Carbon Monoxide -THAT SILENT KILLER- Finds Yet Another Way To Kill: Coast Guard warns public of dangers associated with: "Teak Surfing"
SAFETY ALERT: The United States Coast Guard advises boaters not to "Teak Surf." Recent boating fatalities revealed that carbon monoxide [CO] emitted from a vessel's exhaust resulted in CO poisoning and the death of teak surfers. "Teak Surfing" places the individual in position directly exposed to the CO in the engine's exhaust. This may result in a loss of coherent responses and even death. In addition, "Teak Surfing" dangerously exposes the individual to a possible propeller injury, and since it is done without a life jacket [PFD], it significantly increases the probability of drowning. Therefore, the Coast Guard stresses, "Teak Surfing" is a very dangerous activity and advises boaters not to participate in it.
BACKGROUND: "TEAK SURFING"/ITS DANGERS: The Coast Guard noted that carbon monoxide has found a new venue to ply its silent but deadly means: "Teak Surfing." This is a new and dangerous boating fad that involves an individual holding on to the teak swim platform of a vessel while a wake builds up then lets go to body surf the wave created by the boat; hence the term- "Teak Surfing."
Captain Scott Evans-Chief of the Office of Boating Safety, U.S. Coast Guard Headquarters- pointed out, "Because of the multiple dangers associated with "teak surfing" and the carbon monoxide problem in particular, the Coast Guard issued this alert that strongly advises the public not to engage in "Teak Surfing" and warns that "Teak Surfing" may cause carbon monoxide poisoning and even fatalities."
"Besides carbon monoxide poisoning, Evans emphasized, two other dangerous factors are associated with "Teak Surfing. It exposes an individual unnecessarily and dangerously to a boat's propeller, and this is compounded by the failure to wear a lifejacket."
"Teak Surfing" requires that an individual hold on to the swim platform of a vessel that is underway while it builds up a wake on which he or she can body surf," explained Evans. "This puts that individual directly in the path of the vessel's exhaust and poisonous external carbon monoxide. If that in itself is not dangerous enough, the individual is now in a position that a slight miscalculation may throw him or her into a whirling propeller. Still ... it doesn't stop there. In order to "Teak Surf" you don't wear a life jacket, the two do not go together. As is easily seen, all this is a recipe for a tragedy. A tragedy that the Coast Guard wants to see averted; that is why we are issuing this warning."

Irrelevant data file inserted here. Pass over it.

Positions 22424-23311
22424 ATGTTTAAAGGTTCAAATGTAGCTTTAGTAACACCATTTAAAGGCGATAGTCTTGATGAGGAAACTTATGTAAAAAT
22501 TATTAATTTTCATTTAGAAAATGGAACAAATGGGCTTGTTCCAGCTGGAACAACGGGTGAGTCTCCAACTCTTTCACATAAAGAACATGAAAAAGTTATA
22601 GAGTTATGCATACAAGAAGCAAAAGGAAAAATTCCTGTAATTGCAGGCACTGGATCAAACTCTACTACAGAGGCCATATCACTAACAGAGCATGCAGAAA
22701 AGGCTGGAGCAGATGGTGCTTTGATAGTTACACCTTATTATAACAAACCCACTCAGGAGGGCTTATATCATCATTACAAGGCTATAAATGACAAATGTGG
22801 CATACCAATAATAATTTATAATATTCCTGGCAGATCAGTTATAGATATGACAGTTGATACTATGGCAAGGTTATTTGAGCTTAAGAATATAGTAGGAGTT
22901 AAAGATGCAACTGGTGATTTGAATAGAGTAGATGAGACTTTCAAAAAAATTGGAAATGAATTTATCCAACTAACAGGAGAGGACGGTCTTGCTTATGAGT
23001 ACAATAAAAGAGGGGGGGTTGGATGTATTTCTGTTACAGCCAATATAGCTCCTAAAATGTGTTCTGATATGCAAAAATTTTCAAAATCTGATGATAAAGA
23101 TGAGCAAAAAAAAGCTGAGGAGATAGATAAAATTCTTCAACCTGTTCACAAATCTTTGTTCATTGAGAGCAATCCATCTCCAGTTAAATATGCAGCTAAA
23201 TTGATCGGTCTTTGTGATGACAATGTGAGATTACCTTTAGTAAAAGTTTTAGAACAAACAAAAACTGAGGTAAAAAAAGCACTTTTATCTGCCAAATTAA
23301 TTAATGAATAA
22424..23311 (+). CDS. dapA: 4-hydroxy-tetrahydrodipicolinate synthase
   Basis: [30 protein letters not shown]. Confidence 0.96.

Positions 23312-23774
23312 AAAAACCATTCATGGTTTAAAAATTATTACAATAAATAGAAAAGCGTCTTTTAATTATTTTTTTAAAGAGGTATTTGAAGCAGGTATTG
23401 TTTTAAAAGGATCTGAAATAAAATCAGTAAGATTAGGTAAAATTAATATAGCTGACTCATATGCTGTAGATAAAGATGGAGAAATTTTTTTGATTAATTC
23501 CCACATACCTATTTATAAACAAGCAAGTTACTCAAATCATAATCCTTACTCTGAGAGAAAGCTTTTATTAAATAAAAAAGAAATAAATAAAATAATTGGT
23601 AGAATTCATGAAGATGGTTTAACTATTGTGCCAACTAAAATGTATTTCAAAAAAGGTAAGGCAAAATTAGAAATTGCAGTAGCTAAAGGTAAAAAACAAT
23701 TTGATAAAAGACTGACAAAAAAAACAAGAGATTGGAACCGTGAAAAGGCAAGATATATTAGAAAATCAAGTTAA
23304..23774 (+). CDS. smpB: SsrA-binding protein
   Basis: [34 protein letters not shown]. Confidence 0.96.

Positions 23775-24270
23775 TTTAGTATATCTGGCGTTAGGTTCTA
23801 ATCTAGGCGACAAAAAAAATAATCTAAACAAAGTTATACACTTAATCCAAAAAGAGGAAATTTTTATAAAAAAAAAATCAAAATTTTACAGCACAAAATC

THE COAST GUARD AND CO: Evans noted. "The Coast Guard, along with the National Institute for Occupational Safety and Health [NIOSH], other researchers, and the states, are actively investigating carbon monoxide and the dangers this silent killer brings to the marine environment and recreational boating. Recent information revealed that carbon monoxide exposure is a threat not only inside the boat, but outside the boat as well. A NIOSH investigation linked external carbon monoxide to houseboats with a design flaw that vented generator exhaust into a an enclosed space near the stern swim platform, resulting in external carbon monoxide poisonings and deaths at Lake Powell, Arizona. Once this link was established, the Coast Guard immediately initiated a recall of the affected houseboats. Today, the Coast Guard, NIOSH and the states are continuing to investigate exhaust problems in order to identify the most optimal manner for dealing with them."
Evans stressed, "Both on land and at sea, carbon monoxide is not to be tempted. Researchers have found CO danger to persons sitting on or near a swim deck. That is why we cannot stress enough that you protect yourself and avoid activities such as "Teak Surfing", since it places you directly in the path of carbon monoxide's lethal tentacles."
For more information, visit the U.S. Coast Guard website, www.uscg.mil. UNITED STATES COAST GUARD Headquarters Public Affairs Washington, DC 20593
FOR IMMEDIATE RELEASE Thursday August 2, 2001